Lithuanian Philosopher Levinas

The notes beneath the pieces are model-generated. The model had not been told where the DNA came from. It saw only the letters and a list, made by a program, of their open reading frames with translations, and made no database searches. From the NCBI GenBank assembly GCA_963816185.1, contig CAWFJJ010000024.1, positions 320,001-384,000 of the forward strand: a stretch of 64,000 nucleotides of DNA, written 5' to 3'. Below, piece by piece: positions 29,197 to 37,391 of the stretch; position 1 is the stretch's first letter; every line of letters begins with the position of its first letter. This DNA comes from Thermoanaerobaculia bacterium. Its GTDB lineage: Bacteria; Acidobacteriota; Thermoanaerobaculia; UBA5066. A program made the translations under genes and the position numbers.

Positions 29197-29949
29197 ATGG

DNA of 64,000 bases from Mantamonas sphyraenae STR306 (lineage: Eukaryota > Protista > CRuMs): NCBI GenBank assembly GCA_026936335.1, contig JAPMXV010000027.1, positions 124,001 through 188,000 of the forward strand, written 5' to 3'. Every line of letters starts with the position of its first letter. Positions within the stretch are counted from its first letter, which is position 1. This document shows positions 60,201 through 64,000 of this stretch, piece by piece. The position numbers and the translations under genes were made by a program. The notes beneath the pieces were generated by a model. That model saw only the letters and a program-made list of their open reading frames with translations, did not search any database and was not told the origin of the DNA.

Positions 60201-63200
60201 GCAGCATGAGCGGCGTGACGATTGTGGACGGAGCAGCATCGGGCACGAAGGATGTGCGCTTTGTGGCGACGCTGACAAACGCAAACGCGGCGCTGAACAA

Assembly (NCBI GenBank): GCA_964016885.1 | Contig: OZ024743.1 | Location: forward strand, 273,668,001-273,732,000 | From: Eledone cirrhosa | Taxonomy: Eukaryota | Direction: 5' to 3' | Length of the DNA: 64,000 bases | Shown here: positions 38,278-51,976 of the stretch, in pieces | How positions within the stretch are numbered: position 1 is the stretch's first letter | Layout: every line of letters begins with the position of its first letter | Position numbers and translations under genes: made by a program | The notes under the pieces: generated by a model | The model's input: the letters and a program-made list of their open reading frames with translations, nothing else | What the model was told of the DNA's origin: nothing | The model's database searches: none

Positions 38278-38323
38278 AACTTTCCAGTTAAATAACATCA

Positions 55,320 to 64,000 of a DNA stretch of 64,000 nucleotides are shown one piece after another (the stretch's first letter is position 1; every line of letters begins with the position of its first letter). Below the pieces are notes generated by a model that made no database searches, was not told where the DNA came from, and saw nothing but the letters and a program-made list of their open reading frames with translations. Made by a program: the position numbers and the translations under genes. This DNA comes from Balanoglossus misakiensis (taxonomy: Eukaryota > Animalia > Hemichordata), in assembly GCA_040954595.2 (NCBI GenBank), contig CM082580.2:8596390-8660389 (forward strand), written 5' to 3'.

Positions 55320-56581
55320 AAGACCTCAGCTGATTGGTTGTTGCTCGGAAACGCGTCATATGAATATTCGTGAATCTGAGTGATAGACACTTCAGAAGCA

“At the core of Levinas’s mature thought (i.e., works of 1961 and 1974) are descriptions of the encounter with another person. That encounter evinces a particular feature: the other impacts me unlike any worldly object or force. I can constitute the other person cognitively, on the basis of vision, as an alter ego. I can see that another human being is “like me,” acts like me, appears to be the master of her conscious life. That was Edmund Husserl’s basic phenomenological approach to constituting other people within a shared social universe. But Husserl’s constitution lacks, Levinas argues, the core element of intersubjective life: the other person addresses me, calls to me. He does not even have to utter words in order for me to feel the summons implicit in his approach. It is this encounter that Levinas describes and approaches from multiple perspectives (e.g., internal and external). He will present it as fully as it is possible to introduce an affective event into everyday language without turning it into an intellectual theme. Beyond any other philosophical concerns, the fundamental intuition of Levinas’s philosophy is the non-reciprocal relation of responsibility. In the mature thought this responsibility is transcendence par excellence and has a temporal dimension specific to it as human experience.”

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